Director Leigh Jason keeps the comedy elements of The Mad Miss Manton sprightly, but he is also willing to let the mystery angle have some bite. The cinematography by Nicholas Musuraca (who was to later help define the look of Film Noir in Out of the Past - 1947), is appropriately dark and ominous during the menacing scenes. Jason also had a large cast to contend with; as Ella Smith writes in Starring Miss Barbara Stanwyck, "...the picture was an exercise in group directing. There were seven lively girls surrounding Stanwyck, and most of them - except for Frances Mercer, who played the largest of the roles - had never been before a camera...it was a challenge just to keep them straight. There was a temptation to put numbers on their backs, but Jason resisted and gave them bits of business that would keep them in the scene." Indeed, one of the socialites is forever finding something to eat, thinking nothing of eating a sandwich in a kitchen in which a corpse has just fallen from an icebox. Another of the debutantes, Dora, is forever politically-minded; in one scene Melsa is attempting to have the girls split up to search a house. She assigns Helen to go upstairs, upon which Helen replies, "Oh, no! I was never much of an individualist. If the upstairs has to be searched, we'll search it together." At this, Dora says, "Why, that's communism!"
Filming on The Mad Miss Manton was sometimes a trying experience. Exteriors of New York City were shot on the Columbia Ranch in Burbank, California in mid-summer, forcing the debutantes to run around in fur stoles in 100-degree heat. There was also a one-week shutdown of production when Stanwyck took ill. Director Jason had the highest regard for his leading lady though; he was later quoted as saying, "I've worked with perhaps eight or nine hundred actors and actresses. Barbara Stanwyck is the nicest."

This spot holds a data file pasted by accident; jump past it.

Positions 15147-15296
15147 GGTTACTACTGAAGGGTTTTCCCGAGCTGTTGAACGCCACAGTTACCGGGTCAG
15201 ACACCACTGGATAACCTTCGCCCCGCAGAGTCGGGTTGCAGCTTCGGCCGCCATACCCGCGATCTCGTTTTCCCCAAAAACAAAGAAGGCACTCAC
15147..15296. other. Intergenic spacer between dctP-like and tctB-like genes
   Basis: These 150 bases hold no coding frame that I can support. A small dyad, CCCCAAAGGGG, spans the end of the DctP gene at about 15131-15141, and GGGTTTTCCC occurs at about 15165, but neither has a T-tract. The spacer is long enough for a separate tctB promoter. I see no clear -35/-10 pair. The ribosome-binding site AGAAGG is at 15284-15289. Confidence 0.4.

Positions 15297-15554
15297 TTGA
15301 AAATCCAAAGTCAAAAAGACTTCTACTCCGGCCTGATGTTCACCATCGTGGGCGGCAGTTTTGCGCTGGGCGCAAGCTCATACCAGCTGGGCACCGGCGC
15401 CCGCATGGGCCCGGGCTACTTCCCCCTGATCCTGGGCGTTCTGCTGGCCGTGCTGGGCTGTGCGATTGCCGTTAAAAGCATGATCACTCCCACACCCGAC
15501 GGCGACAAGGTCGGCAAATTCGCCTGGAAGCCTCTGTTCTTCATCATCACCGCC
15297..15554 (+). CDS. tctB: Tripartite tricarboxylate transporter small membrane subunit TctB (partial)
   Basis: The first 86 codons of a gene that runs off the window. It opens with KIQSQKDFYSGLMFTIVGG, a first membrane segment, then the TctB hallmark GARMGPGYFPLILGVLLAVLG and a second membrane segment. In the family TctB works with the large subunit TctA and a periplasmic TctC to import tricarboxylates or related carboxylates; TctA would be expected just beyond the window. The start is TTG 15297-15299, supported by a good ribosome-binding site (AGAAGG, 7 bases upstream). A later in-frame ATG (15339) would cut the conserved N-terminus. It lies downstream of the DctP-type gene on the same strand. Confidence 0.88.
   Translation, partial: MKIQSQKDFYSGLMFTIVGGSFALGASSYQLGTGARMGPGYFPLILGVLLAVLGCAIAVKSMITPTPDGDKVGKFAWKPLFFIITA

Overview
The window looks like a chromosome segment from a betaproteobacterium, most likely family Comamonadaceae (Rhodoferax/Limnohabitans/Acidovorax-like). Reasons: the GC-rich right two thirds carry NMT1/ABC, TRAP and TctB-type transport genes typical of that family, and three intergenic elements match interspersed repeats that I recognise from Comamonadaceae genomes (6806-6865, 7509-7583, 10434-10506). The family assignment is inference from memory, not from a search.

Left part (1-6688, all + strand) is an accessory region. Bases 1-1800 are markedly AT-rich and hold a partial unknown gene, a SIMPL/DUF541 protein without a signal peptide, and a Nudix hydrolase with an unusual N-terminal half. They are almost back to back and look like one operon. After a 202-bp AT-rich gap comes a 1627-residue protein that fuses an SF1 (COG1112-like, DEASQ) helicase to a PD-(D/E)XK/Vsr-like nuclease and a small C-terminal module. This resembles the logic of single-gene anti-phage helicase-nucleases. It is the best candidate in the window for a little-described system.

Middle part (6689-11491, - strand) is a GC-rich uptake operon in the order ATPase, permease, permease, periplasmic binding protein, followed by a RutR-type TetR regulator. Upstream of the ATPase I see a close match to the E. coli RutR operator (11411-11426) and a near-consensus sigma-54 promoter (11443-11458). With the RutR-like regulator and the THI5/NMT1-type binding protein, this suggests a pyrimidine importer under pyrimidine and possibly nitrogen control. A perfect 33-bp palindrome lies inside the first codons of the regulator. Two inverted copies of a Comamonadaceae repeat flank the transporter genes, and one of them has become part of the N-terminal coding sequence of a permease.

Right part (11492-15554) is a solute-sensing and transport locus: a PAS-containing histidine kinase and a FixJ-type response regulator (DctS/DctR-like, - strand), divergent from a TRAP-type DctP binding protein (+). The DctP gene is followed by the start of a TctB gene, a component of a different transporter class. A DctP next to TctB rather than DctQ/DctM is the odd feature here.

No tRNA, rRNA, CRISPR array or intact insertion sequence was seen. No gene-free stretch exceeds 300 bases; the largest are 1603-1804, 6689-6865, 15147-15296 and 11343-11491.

In 1938, African-American character actress Hattie McDaniel was only one year away from her signature role as Mammy in Gone with the Wind (1939). In The Mad Miss Manton she plays Hilda, the house servant to the title character, but she is not exactly the subservient type: in fact, she gets in several great lines making fun of the flighty debutantes. At one point, Miss Manton mildly berates Hilda for being rude to one of her guests; "I didn't ask her up" is Hilda's reply. One of the socialites says, "Comes the revolution, and we'll start being exploited by our help." Melsa shoots a glance at Hilda and says, "In my home, the revolution is here." A few eyebrows were raised when Hilda, on standing orders from Melsa, tosses water in the face of Peter Ames when he shows up at the door. Hilda approves of him as a suitor though, and says, "It was orders. But I used distilled water!" No doubt such memorable supporting roles as the one she played in The Mad Miss Manton helped Hattie McDaniel win the Oscar® the following year.
Producer: P. J. Wolfson
Director: Leigh Jason
Screenplay: Philip G. Epstein, Story by Wilson Collison
Cinematography: Nicholas Musuraca
Film Editing: George Hively
Art Direction: Van Nest Polglase
Music: Roy Webb
Costume Design: Edward Stevenson
Cast: Barbara Stanwyck (Melsa Manton), Henry Fonda (Peter Ames), Sam Levene (Lieutenant Mike Brent), Frances Mercer (Helen Frayne), Stanley Ridges (Edward 'Eddie' Norris), Whitney Bourne (Pat James), Vickie Lester (Kit Beverly), Ann Evers (Lee Wilson), Catherine O'Quinn (Dora Fenton), Hattie McDaniel (Hilda).
by John M. Miller